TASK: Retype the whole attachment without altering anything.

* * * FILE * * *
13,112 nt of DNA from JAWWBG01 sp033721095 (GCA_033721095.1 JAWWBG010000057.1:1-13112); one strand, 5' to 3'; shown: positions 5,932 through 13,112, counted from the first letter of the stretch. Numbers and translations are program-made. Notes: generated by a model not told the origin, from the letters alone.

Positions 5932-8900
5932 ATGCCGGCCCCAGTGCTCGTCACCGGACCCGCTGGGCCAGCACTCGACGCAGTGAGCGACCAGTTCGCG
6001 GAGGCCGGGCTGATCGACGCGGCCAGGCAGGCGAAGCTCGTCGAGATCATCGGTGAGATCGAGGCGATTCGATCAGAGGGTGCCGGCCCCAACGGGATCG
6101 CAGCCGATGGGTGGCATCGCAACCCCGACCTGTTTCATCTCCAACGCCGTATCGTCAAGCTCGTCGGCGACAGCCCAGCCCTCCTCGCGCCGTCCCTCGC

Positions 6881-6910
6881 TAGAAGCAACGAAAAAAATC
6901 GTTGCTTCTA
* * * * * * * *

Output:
13,112 nt of DNA from JAWWBG01 sp033721095 (GCA_033721095.1 JAWWBG010000057.1:1-13112); one strand, 5' to 3'; shown: positions 5,932 through 13,112, counted from the first letter of the stretch. Numbers and translations are program-made. Notes: generated by a model not told the origin, from the letters alone.

Positions 5932-8900
5932 ATGCCGGCCCCAGTGCTCGTCACCGGACCCGCTGGGCCAGCACTCGACGCAGTGAGCGACCAGTTCGCG
6001 GAGGCCGGGCTGATCGACGCGGCCAGGCAGGCGAAGCTCGTCGAGATCATCGGTGAGATCGAGGCGATTCGATCAGAGGGTGCCGGCCCCAACGGGATCG
6101 CAGCCGATGGGTGGCATCGCAACCCCGACCTGTTTCATCTCCAACGCCGTATCGTCAAGCTCGTCGGCGACAGCCCAGCCCTCCTCGCGCCGTCCCTCGC

Positions 6881-6910
6881 TAGAAGCAACGAAAAAAATC
6901 GTTGCTTCTA